Similar production processes are used to manufacture titanium metals for the aerospace, medical, shipbuilding and construction industries. As with all chemical processes, they are subject to stringent environmental laws and both TiO2 production methods employ and adhere to stringent health, safety and handling standards.
The manufacture of TiO2 is optimised to recycle or reuse raw materials. Typically, chlorine and sulphuric acid are recycled and iron is converted into valuable co-products.
TiO2 production is regulated via EU-wide standards, including the Seveso Directive, and leading producers in Europe also adhere to Responsible Care® principles.
Both Seveso and Responsible Care® help ensure sustainable production and improvements to how TiO2 is manufactured. Life Cycle Assessment has been carried out to measure the environmental impact of manufacturing titanium dioxide.
Find out more about the sustainability measures.
Is TiO2 safe for workers?
Current evidence shows that workers at TiO2 manufacturing plants such as those in the EU, which follow standard occupational health and safety requirements, should not be concerned about TiO2 exposure.
In addition to national bodies, which monitor the substances being used in their respective countries, the European Union’s REACH legislation monitors the safety of all chemicals being used. This requires industries to assess any hazards and manage any potential risks related to those substances.
In its registration of TiO2 under REACH, the industry gathered and assessed available scientific data on TiO2 and determined that there was no evidence of hazard according to REACH evaluation criteria.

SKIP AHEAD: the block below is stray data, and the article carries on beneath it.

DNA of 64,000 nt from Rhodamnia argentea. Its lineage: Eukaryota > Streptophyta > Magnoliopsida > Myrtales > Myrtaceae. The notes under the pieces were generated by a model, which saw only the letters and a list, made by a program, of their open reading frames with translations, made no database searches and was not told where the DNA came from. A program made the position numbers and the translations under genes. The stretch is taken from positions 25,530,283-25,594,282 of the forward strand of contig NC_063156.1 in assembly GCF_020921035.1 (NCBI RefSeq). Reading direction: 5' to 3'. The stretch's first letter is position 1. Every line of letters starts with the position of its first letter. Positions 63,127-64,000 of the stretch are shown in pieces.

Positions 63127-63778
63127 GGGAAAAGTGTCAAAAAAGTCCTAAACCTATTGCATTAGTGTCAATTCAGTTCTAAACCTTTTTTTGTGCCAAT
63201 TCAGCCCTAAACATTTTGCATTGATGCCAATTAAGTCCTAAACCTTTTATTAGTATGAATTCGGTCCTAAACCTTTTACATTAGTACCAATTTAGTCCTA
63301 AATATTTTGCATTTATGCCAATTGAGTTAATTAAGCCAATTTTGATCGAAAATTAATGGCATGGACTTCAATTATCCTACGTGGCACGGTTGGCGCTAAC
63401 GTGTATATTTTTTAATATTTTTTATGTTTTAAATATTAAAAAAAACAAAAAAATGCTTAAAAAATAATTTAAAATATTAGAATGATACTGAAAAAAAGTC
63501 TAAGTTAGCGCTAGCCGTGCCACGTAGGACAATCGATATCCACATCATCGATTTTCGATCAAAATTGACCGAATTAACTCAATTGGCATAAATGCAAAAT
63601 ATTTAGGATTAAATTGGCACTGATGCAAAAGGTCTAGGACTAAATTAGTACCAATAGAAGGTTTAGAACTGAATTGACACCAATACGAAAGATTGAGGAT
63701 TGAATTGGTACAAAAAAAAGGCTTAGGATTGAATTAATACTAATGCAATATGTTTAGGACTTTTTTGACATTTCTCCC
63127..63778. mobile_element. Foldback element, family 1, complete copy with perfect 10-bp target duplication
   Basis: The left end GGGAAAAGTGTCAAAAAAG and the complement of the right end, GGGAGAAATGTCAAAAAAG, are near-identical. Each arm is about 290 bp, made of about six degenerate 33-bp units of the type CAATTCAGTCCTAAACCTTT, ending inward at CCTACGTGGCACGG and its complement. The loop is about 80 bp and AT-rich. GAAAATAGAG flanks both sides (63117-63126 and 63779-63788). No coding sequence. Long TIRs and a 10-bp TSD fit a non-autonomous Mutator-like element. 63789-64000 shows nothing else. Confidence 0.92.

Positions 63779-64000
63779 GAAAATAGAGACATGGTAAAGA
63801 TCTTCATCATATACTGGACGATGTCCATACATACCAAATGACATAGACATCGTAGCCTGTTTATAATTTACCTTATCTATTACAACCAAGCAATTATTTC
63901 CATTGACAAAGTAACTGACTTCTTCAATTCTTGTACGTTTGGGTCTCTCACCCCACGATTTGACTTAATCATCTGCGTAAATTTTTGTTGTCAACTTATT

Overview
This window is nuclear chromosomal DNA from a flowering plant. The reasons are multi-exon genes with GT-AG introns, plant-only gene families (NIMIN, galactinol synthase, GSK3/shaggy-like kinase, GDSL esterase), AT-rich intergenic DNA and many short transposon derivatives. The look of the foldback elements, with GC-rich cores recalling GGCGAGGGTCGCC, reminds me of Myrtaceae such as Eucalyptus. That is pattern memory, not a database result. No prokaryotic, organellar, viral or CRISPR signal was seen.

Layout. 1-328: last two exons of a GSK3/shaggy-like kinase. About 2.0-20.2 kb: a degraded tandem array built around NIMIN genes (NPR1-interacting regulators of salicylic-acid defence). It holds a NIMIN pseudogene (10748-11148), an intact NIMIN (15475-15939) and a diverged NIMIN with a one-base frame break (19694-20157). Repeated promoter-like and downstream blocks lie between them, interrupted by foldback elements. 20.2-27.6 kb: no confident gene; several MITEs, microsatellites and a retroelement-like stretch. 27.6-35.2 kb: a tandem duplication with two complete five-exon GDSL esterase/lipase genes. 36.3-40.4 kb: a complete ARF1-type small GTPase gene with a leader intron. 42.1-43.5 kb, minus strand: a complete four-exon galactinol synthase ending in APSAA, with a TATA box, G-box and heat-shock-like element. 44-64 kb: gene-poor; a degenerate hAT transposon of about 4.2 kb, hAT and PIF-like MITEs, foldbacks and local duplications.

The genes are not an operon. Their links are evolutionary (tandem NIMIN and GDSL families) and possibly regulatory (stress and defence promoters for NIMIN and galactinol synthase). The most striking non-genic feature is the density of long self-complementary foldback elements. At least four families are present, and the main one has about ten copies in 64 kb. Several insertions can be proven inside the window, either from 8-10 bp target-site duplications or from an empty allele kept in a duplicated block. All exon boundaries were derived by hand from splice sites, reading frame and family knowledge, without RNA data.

TiO2 production is carefully managed by the industry. Producers take all necessary measures to comply with EU and member state laws and regulations for the safe handling of materials used in the manufacturing of TiO2.
Moreover, TiO2 has been commercially available for around 100 years. Over this period, extensive studies of workers in the TiO2 manufacturing industry have found no evidence of an increased risk of cancer.
Four large epidemiology studies in North America and Europe, involving more than 24 000 workers in the TiO2 manufacturing industry, indicated no increased risk of cancer or other adverse effects from exposure to TiO2.
Is TiO2 safe in food?
Titanium dioxide is used in food as the colourant E171. In decades of use as a food colourant, no verifiable link has ever been shown between general intake of E171 and harm to human health. However, the European Commission withdrew the approval for the use of E171 in food in the EU on 18 January 2022. Learn more about the use and safety of E171.
With a legacy of around 100 years of safe production and safe commercial use across a vast number of industries, TiO2 has brought major benefits to society, with no harmful effects on people or the environment.
Long-term studies have shown that the consumption, usage and production of TiO2 do not harm human beings and many regulatory bodies have determined it is non-toxic and non-carcinogenic to humans.